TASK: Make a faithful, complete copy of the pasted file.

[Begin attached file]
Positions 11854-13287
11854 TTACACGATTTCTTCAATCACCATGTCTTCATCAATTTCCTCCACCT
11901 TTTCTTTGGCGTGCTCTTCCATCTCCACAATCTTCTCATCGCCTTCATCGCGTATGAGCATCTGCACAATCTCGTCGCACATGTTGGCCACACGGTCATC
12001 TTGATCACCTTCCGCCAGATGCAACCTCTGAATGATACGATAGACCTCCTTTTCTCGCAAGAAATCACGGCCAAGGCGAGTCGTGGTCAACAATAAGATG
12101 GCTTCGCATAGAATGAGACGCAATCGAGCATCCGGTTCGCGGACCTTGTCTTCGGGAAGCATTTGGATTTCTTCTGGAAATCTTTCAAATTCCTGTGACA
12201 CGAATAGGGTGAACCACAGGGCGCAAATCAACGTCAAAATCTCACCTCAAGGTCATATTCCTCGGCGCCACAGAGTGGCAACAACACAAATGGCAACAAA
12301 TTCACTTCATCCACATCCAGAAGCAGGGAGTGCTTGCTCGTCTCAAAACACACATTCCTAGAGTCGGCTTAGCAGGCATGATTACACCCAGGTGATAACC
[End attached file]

Positions 11854-13287
11854 TTACACGATTTCTTCAATCACCATGTCTTCATCAATTTCCTCCACCT
11901 TTTCTTTGGCGTGCTCTTCCATCTCCACAATCTTCTCATCGCCTTCATCGCGTATGAGCATCTGCACAATCTCGTCGCACATGTTGGCCACACGGTCATC
12001 TTGATCACCTTCCGCCAGATGCAACCTCTGAATGATACGATAGACCTCCTTTTCTCGCAAGAAATCACGGCCAAGGCGAGTCGTGGTCAACAATAAGATG
12101 GCTTCGCATAGAATGAGACGCAATCGAGCATCCGGTTCGCGGACCTTGTCTTCGGGAAGCATTTGGATTTCTTCTGGAAATCTTTCAAATTCCTGTGACA
12201 CGAATAGGGTGAACCACAGGGCGCAAATCAACGTCAAAATCTCACCTCAAGGTCATATTCCTCGGCGCCACAGAGTGGCAACAACACAAATGGCAACAAA
12301 TTCACTTCATCCACATCCAGAAGCAGGGAGTGCTTGCTCGTCTCAAAACACACATTCCTAGAGTCGGCTTAGCAGGCATGATTACACCCAGGTGATAACC